The European Space Agency will (hopefully) make history tomorrow with the perilous, first-ever landing of a man made probe on a comet some 300 million miles from Earth.
In 2005, NASA made first contact with another comet when it slammed its Deep Impact craft into Tempel 1, ejecting material that scientists were able to study. Later that same year, the ESA launched its much more ambitious Rosetta spacecraft on a nearly 10-year trip to rendezvous with a dumbbell shaped comet, 67P/Churyumox-Gerasimenko. The unmanned craft made the news in August when it finally caught up with the comet, joining it in an irregular orbit.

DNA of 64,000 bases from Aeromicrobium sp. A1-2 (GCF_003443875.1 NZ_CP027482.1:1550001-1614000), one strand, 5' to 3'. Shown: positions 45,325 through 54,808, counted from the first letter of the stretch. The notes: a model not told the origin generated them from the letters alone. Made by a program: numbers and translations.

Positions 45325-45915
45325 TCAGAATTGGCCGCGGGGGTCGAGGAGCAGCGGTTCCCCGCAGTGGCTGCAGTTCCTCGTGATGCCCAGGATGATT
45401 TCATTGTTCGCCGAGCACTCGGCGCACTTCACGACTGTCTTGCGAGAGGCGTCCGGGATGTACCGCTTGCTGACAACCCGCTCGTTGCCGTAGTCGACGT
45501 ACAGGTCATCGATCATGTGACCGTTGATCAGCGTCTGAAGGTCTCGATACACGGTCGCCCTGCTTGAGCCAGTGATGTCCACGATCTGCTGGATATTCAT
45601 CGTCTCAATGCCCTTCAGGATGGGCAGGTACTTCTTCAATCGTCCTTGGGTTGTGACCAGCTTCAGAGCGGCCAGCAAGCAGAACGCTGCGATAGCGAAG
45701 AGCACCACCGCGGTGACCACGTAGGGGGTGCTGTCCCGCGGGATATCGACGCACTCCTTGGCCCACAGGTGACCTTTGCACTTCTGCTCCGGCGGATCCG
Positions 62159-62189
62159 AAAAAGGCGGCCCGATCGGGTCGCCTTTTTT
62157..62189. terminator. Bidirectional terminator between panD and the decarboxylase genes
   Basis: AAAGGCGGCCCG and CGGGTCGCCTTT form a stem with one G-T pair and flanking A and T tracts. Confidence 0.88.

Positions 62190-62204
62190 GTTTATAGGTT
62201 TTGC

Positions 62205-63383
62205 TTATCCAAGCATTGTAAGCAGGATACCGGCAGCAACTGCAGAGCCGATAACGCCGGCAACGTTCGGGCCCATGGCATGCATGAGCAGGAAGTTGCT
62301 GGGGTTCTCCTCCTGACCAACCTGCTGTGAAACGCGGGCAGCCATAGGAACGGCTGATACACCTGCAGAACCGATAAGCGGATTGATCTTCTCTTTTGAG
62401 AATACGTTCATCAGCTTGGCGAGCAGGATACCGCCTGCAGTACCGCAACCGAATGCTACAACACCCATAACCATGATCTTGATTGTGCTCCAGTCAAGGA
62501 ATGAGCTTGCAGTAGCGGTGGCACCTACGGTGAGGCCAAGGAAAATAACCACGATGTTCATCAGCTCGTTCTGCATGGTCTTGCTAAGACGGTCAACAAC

But the real action will start early Wednesday morning when the main craft ejects a landing pod called Philae (pictured above) that will make an intricately plotted, 7-hour descent to the comet's rapidly spinning surface, which should end with touchdown at 11:00 AM EST. If all goes well, the pod will claw into the comet with drills that will keep in place for 3 days of intensive study of the celestial body before its batteries run out.
ESA will be streaming all the tense action from mission control if you want to follow it live as it happens...sorta. The comet is so far away that radio signals take 27 minutes to travel back to Earth. For a more dramatic take on the mission, you can check out Rosetta's very Hollywood-style "trailer," which rivals the outer space action (and pounding score) in Interstellar.
You can watch it AFTER THE JUMP...